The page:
Second, we must provide a more process-oriented answer to the question: What are the so-called symptoms of anxiety a sign of? If we refer to the problem responses that our clients seek treatment for as symptoms of anxiety, then we must explain what the disorder is. Calling the disorder “anxiety” sounds reasonable, but is not a viable solution. A problem response (symptom) cannot define a disorder and be a symptom of the disorder at the same time (Williams, 2004). The alternative we suggest in this book is to go after the processes that turn normal anxiety into the often life-shattering problems we refer to as anxiety disorders and then target those processes during treatment.

Third, the strategy of matching treatments to different anxiety disorders suggests that the anxiety disorders are truly distinct, and thus warrant different approaches for each. This issue alone is interesting and certainly deserves more comment than space would allow for here. Most therapists, however, are quick to point out the high degree of functional and symptom overlap across the presumably different anxiety disorders. Similar treatment technologies work for different anxiety disorders (e.g., exposure, cognitive restructuring, relaxation). This is a further indication that the disorders are more similar than they have been made out to be. It is interesting that this perspective has actually been gaining ground in CBT, too. For instance, David Barlow has recently proposed a unified treatment protocol and modular approach directed at the core features of all anxiety and related emotional disorders with the goal of condensing the existing various versions of CBT to one strategic approach that targets those core features (Barlow, Allen, & Choate, 2004).

Finally, virtually all cognitive behavioral treatments are cast within a mastery and symptom control framework. The chief therapeutic goal of such interventions is to teach clients more effective ways to gain control over their anxiety, fear, and related symptoms. Again, this is precisely what clients have come to expect from therapy, and a posture that most clients are all too familiar with by the time they enter therapy. That is, clients have tried this or that to master and control their anxiety and fear, often without much success. Now, they expect therapists to provide them with new, “better,” gold-plated strategies to do essentially more of the same, hoping that such strategies will be more workable than those they have tried in the past. As we will suggest, this mastery and control agenda is unnecessary and may even be counterproductive. Thoughts and emotions need not be managed to live a valued and meaningful life. Human experience tells us as much. Management and control of our internal private world is not a necessary prerequisite for living a meaningful life.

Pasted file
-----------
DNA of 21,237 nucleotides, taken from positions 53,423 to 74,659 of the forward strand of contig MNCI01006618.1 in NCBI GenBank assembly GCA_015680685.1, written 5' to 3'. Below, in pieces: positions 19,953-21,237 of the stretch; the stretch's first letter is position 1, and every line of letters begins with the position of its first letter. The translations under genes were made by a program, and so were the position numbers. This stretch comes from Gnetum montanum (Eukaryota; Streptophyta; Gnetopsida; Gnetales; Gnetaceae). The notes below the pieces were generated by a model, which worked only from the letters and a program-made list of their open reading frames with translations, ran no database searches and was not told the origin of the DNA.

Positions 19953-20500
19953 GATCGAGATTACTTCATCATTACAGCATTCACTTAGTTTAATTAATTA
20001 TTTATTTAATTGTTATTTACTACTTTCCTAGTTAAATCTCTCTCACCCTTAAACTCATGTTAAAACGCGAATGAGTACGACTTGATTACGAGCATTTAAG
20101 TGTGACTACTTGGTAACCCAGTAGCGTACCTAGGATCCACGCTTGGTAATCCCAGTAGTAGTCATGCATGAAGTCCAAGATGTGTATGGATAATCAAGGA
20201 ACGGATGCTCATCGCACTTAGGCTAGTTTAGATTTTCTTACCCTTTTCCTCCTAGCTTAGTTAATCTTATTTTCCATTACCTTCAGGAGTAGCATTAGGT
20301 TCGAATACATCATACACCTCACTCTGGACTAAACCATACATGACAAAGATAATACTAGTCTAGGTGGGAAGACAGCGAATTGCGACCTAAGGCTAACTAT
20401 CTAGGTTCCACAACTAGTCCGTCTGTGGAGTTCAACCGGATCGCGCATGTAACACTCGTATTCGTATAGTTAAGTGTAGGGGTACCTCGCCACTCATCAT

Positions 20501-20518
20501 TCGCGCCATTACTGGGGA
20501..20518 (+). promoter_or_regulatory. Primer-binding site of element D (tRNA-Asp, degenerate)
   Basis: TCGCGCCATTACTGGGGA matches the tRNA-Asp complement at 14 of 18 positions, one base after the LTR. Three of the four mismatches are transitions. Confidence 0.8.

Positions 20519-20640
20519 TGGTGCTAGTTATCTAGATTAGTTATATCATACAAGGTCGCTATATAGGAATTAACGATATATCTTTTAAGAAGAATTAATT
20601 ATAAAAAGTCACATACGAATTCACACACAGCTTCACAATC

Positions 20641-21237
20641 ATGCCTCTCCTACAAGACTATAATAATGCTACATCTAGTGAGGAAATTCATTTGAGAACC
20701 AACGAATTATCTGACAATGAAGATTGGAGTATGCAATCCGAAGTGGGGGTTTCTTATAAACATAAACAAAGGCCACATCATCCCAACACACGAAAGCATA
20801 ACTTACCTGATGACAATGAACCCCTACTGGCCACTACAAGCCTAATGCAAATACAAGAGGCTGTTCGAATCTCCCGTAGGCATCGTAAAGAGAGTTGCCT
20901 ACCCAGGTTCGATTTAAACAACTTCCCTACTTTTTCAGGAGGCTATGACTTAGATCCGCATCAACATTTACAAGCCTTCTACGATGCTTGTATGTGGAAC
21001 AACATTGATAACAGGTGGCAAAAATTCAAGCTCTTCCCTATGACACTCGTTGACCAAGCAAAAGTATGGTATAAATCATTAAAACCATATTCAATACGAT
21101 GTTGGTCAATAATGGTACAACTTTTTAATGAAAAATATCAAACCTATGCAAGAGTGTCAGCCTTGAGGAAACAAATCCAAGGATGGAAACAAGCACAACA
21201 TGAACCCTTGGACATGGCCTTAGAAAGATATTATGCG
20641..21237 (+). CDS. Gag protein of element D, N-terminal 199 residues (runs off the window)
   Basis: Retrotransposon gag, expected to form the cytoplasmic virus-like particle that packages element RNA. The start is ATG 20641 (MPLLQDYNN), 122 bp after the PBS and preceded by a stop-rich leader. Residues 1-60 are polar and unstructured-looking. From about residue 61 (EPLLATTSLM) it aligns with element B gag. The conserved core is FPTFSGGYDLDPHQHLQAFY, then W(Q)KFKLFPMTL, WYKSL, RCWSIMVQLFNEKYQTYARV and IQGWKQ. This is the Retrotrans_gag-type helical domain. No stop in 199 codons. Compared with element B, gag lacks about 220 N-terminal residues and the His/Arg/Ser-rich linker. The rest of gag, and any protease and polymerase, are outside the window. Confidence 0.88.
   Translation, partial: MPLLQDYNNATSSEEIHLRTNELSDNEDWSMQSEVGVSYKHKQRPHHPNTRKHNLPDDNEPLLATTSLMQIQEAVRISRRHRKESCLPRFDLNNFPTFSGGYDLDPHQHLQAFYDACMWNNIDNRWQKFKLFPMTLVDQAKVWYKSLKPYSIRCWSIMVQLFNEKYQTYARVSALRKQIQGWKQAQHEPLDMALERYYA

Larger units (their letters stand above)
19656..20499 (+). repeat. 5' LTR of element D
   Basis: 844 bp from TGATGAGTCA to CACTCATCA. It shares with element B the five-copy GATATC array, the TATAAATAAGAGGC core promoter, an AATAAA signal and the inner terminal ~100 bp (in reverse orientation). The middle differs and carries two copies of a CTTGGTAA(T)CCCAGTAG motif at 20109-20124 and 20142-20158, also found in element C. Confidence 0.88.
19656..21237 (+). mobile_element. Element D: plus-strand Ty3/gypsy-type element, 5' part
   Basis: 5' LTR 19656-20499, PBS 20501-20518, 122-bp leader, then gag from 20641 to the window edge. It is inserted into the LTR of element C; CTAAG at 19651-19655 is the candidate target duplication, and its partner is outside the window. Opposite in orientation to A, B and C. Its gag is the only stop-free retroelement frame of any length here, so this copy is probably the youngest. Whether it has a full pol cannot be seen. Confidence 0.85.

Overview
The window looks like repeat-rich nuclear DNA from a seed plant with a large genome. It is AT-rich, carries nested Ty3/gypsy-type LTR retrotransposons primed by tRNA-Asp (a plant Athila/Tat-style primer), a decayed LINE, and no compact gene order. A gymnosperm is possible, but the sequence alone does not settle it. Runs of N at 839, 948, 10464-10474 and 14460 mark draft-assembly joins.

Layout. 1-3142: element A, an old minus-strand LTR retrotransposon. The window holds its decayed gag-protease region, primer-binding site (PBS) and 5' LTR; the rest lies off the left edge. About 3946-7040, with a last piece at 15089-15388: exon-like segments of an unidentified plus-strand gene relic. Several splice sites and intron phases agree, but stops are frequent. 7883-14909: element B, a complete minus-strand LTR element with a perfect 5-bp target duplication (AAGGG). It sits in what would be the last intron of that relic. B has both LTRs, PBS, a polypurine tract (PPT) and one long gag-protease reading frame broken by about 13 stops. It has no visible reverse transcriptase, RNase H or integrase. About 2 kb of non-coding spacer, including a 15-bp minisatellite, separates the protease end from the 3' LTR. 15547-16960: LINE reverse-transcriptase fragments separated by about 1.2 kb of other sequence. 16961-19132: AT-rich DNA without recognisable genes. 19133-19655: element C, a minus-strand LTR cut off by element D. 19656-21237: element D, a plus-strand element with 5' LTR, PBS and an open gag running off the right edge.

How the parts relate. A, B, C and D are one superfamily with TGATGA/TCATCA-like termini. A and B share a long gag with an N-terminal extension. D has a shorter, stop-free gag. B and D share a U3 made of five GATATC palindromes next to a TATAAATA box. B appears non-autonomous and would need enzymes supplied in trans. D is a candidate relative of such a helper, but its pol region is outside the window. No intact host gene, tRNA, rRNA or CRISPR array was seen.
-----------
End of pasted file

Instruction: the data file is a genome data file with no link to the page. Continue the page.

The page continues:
If this all sounds like a slam against cognitive behavioral therapies, it is not. Rather, our intent is to suggest ways that we can improve upon existing CBT interventions while retaining those components of CBT that have clearly proven effective, such as exposure exercises and strategies to counteract avoidance behavior. Helping clients to improve their life situations, however, may require that we rethink the mastery and control change agenda within standard cognitive behavioral therapies for anxiety disorders.

Before proceeding, we would like to challenge you to put aside for a moment some of the following commonly held assumptions about anxiety: (a) anxiety is bad; (b) anxiety is the cause of human suffering and life problems; and (c) our task as therapists is to help clients “get rid of,” “control,” “replace,” or “eliminate” disturbing feelings or irrational thoughts, memories, and urges associated with anxiety and fear. In place of these assumptions, we offer a different view of anxiety and fear and their treatment and, hence, of psychological health.

Where We Are Going

The treatment approach described in this book is based on Acceptance and Commitment Therapy (Hayes, Strosahl, & Wilson, 1999). Acceptance and Commitment Therapy (ACT) is a relatively new third-wave behavior therapy. It goes after various forms of experiential and emotional avoidance that keep people stuck and suffering. The basic goal of ACT is to help the client become better at living a full, rich, and meaningful life, rather than becoming better at feeling good (i.e., being symptom free) in an attempt to have such a life.

Acceptance and Commitment Therapy

Acceptance and Commitment Therapy is a unique behavior therapy approach that aims to address human concerns about anxiety and fear in a mindful, compassionate way, while encouraging people to pursue what really matters to them. In a nutshell, ACT is about helping clients to do three things: accept themselves and others with compassion, choose valued directions for their lives, and commit to action that leads them in those directions. ACT teaches clients that it is okay to have whatever unwanted thoughts and feelings their minds and bodies come up with. Rather than struggling with these thoughts and feeling, clients learn new ways of relating to them as experiences to be had.